Retrospective Chapter 1
1947-1959
Richard (Brick) Wall

I was born on 25th September 1947.

We lived at 17, Estate Street, Hathershaw, in a prefab. I remember they were all metal construction, probably the outside from aluminium but the inside all sheet metal. They were extremely cold and the place was overrun with mice - even running across the floor in broad daylight. My dad used to catch them using a very sticky glue like substance, spread on a piece of brown paper with a piece of cheese in the middle, placed under the cooker, catching them six at a time.

I first went to Hathershaw Infant school on Hadfield Street, in 1952, where we were first taught to read and write. I remeber that we had to hold our pencils in such a way that it pointed over our right shoulder to the top right hand corner of the classroom. That was ok unless, like me, you were left handed. So I encountered my first concession in that mine could point over my left shoulder to the top left hand corner of the classroom.
I also remember the bannister on the stairs which unfortunately was fitted with brass studs so we couldnít slide down it. My other vivid memory was when we celebrated Empire Day (May 24th - Queen Victoria's birthday). That day we were allowed to go to school on our bikes (three wheelers) all dressed up with crepe paper - similarly the girls had their prams dressed up. We used to go out of the school gates and up Ashton Road, then cross to the other side (could you imagine being allowed to do that today?) and return to the school, crossing Ashton Road again. So far as I can remember, all the teachers were ladies and the headmistress was called Mrs. Brooks.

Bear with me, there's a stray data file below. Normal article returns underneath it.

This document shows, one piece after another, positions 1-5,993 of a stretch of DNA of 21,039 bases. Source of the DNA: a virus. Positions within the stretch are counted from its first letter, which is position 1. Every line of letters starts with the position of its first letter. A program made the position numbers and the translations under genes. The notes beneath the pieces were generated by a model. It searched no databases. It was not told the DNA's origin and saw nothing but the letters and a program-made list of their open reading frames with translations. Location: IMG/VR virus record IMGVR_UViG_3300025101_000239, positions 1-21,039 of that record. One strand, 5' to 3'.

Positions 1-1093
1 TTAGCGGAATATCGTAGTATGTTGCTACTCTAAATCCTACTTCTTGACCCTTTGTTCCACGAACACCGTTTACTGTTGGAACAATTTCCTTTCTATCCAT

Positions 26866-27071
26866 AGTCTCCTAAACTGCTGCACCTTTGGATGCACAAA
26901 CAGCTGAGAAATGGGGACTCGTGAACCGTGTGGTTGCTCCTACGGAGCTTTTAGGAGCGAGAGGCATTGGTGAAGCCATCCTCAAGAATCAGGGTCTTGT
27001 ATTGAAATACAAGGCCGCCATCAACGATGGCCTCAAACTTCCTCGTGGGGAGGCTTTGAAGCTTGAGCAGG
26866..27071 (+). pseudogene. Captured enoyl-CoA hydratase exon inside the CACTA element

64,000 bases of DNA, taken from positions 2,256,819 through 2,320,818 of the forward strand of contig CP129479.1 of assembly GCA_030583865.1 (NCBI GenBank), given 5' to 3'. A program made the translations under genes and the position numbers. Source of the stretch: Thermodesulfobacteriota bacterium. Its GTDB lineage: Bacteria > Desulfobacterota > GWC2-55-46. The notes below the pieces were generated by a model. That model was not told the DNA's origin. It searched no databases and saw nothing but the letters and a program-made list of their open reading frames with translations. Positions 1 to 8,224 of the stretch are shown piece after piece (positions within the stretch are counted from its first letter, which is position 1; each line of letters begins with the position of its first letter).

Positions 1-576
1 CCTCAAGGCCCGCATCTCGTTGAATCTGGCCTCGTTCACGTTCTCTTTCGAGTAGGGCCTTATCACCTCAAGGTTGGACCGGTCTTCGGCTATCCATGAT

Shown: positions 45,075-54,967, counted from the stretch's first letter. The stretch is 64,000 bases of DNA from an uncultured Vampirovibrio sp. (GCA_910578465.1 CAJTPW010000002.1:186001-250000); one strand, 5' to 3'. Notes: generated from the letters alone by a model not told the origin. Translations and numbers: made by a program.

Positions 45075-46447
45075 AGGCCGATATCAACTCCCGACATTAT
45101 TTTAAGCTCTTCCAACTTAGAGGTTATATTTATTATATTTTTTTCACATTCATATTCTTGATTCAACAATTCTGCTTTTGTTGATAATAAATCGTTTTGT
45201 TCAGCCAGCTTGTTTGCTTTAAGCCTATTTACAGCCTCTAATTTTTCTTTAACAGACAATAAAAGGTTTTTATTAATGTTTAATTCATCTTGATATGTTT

I think we did 3 years in infants and then moved to Hathershaw juniors in 1955, which was in the same grounds as the infants but on the other side of the playground. (My assumptions of dates are calculated by working backwards from 1959, the year we all remember!). It was here that we really got down to some serious learning like English, arithmetic, or sums as they were probably called, and PE.
English lessons consisted the basics of grammar and spelling, arithmetic being mainly the times tables, like, one one is one, two ones are two, three ones are three, all the way up to twelve twelves are one hundred and forty four.

PE included ďrounders ď in the playground, cricket and learning to swim at Hathershaw Baths, which was just across the street from the school.
We learned to swim with a gallon can fixed to our backs with rubber bands and didnít those rubber bands make red marks on your back and shoulders?

It was during my time at Hathershaw juniors that we left the prefab on Estate Street and moved to First Avenue, Limeside. I remember moving on the back of a small flat open back lorry belonging to a mate of my dad's. I think we also got the council house on First Avenue through a councillor friend of the family (some things don't change).
We had three bedrooms, quite useful when we had by this time acquired two siblings, one of each sex. We had a bathroom but without a toilet, this was outside in a porch, quite daunting when it was dark. We also had a front garden and a back garden. No central heating and I remember, like Vinnie, hopping on bits of carpet to keep my feet off the freezing lino in the winter whilst getting into bed.

First Avenue opened up a whole new world, we lived directly opposite Limeside Park, brilliant, I hadnít seen so much open space in my life. Great for climbing trees and riding our bikes. Apart from these we made 'bogies'. We would scrounge four pram wheels from somewhere, some old wood and a piece of rope to steer it or pull it, burn a hole with a red hot poker and fit a nut and bolt to hold the front steering wheels. They were great fun and our mums use to shout at us for ruining our shoes by dragging them along the floor as a brake.

Although we had moved out of the catchment area we were still allowed to attend Hathershaw Juniors, after all thatís what your legs are for arenít they? After four years the time had arrived for the Eleven Plus and we sat it in early 1959. Thankfully I passed and put Hathershaw Technical High School as my first choice.

It was a great day that following September, when fully kitted out in my blazer, cap, tie, grey shirt (or was it white?), grey trousers, grey socks and black shoes. I stood in the playground with all the other new blazers and wondered what the next five years would hold.

To be continued.


Richard